The Evolution of the Trade Regime

The Evolution of the Trade Regime: Politics, Law, and Economics of the GATT and the WTO

John H. Barton
Judith L. Goldstein
Timothy E. Josling
Richard H. Steinberg
Copyright Date: 2006
Pages: 256
https://www.jstor.org/stable/j.ctt7t1bb
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  • Book Info
    The Evolution of the Trade Regime
    Book Description:

    The Evolution of the Trade Regimeoffers a comprehensive political-economic history of the development of the world's multilateral trade institutions, the General Agreement on Tariffs and Trade (GATT) and its successor, the World Trade Organization (WTO). While other books confine themselves to describing contemporary GATT/WTO legal rules or analyzing their economic logic, this is the first to explain the logic and development behind these rules.

    The book begins by examining the institutions' rules, principles, practices, and norms from their genesis in the early postwar period to the present. It evaluates the extent to which changes in these institutional attributes have helped maintain or rebuild domestic constituencies for open markets.

    The book considers these questions by looking at the political, legal, and economic foundations of the trade regime from many angles. The authors conclude that throughout most of GATT/WTO history, power politics fundamentally shaped the creation and evolution of the GATT/WTO system. Yet in recent years, many aspects of the trade regime have failed to keep pace with shifts in underlying material interests and ideas, and the challenges presented by expanding membership and preferential trade agreements.

    eISBN: 978-1-4008-3789-2
    Subjects: Political Science, Law

Table of Contents

  1. Front Matter
    (pp. i-iv)
  2. Table of Contents
    (pp. v-viii)
  3. List of Illustrations, Box, and Tables
    (pp. ix-x)
  4. Preface
    (pp. xi-xiv)
  5. One Political Analysis of the Trade Regime
    (pp. 1-26)

    In 1995, with high hopes and great fanfare, the World Trade Organization (WTO) was established. Its champions extolled its many virtues. It was to be a global organization, not just a club of Western trading nations. It would be a legitimate multilateral institution, with formal legal status as an international organization and formal diplomatic status for its secretariat. Its detailed rules and automatic and binding dispute settlement mechanism would make it one of the most legalized international institutions in the world. Its rules were touted as covering “commerce” construed more broadly than ever—not just trade in goods, but also...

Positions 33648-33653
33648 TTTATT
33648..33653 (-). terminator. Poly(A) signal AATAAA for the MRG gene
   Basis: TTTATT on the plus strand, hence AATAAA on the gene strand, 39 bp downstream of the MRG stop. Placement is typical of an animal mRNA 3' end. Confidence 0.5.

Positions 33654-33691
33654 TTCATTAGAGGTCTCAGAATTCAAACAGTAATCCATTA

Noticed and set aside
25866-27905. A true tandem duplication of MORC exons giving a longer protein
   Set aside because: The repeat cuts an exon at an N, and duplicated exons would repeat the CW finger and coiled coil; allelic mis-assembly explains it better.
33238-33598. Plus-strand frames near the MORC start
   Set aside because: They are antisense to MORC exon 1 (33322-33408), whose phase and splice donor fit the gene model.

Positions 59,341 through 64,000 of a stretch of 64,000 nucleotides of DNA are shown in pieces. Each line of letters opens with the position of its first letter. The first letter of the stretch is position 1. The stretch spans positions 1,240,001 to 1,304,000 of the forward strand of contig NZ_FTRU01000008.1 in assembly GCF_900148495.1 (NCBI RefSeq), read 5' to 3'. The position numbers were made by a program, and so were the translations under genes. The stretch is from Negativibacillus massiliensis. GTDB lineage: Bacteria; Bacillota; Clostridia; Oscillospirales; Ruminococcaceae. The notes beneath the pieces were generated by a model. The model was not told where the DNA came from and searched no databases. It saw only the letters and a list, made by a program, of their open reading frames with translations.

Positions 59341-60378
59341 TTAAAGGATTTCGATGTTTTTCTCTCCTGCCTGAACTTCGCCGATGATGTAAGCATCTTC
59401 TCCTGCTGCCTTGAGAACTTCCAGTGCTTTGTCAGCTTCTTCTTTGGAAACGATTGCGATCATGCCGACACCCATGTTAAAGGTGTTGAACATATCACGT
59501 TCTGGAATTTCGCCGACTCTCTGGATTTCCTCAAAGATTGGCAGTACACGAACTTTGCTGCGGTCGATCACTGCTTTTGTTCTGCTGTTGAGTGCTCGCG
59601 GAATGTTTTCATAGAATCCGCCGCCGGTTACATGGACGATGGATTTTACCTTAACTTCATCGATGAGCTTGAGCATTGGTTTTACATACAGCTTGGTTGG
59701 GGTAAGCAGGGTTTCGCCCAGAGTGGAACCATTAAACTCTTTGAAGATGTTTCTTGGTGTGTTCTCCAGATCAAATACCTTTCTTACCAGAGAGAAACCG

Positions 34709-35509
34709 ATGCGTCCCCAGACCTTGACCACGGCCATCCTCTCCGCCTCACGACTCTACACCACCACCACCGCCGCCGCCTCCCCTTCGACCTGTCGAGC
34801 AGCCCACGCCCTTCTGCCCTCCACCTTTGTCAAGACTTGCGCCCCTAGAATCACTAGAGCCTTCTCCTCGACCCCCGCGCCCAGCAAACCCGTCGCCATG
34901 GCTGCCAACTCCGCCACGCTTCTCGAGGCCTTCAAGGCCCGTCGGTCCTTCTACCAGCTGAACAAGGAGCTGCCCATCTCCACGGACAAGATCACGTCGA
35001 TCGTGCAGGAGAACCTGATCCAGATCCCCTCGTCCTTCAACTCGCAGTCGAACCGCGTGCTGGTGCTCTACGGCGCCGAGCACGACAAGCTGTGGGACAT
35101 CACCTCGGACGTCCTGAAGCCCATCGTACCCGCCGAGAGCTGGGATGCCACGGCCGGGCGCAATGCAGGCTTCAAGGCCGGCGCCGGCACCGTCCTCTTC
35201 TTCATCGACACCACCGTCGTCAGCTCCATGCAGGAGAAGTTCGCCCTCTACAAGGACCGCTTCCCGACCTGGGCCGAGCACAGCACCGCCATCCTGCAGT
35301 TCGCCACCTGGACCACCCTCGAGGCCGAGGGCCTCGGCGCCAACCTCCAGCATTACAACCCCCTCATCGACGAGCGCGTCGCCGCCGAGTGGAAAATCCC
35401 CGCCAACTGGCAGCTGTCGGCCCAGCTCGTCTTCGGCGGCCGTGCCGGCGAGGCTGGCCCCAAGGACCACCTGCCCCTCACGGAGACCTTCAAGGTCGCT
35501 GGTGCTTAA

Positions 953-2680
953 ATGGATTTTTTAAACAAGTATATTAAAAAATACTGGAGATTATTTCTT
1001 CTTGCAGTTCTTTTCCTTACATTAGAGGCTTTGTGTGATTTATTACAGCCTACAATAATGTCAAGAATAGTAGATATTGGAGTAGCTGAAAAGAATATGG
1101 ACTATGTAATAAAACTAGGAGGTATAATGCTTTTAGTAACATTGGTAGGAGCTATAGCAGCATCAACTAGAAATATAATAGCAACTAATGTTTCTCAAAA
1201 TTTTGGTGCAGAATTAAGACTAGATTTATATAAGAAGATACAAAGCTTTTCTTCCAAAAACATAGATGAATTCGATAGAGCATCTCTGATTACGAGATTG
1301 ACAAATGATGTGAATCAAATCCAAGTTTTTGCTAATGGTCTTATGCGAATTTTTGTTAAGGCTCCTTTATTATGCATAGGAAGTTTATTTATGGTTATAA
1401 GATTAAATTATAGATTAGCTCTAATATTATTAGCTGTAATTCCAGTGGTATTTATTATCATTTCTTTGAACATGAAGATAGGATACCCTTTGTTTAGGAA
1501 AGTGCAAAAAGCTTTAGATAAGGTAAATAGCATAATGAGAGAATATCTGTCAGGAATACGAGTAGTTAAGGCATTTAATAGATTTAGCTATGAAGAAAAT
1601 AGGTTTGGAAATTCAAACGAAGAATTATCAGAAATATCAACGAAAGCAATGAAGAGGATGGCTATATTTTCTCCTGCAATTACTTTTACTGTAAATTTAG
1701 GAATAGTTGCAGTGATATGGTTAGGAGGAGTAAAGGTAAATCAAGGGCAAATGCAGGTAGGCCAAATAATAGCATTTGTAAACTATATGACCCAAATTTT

6. Two Creating Constituencies and Rules for Open Markets
    (pp. 27-60)

    When the United States invited fifteen nations to join in an initial round of trade talks in 1946, participants did not expect the meeting to yield the rules for commercial policy that would regulate trade for the subsequent century. Assuming that the regime’s regulations were to be renegotiable, participants paid scant attention to the structure of the new organization. The GATT structure did survive, however, and with minimal changes over the following decades, influencing the trajectory of the trade regime in two fundamental ways.

    First, the relationship between the principals (states) and the agent (the secretariat) remained underdefined. The resulting...

  7. Three The Politics of the GATT/WTO Legal System: Legislative and Judicial Processes
    (pp. 61-90)

    The preceding chapter reviewed the development of the GATT/WTO system. This chapter describes and analyzes legislative and judicial rules and processes at the WTO, and considers critiques of those processes.¹ Part 3.1 examines the WTO’slegislativerules and processes, showing how developed countries (principally the EC and the United States) have dominated WTO legislative decision-making. Part 3.2 describes and analyzes the WTO’sjudicialrules, norms, and processes in light of the legislative process. Trade negotiators from powerful countries see the primary function of the WTO dispute settlement system as helping enforce the terms of agreements reached through the WTO legislative...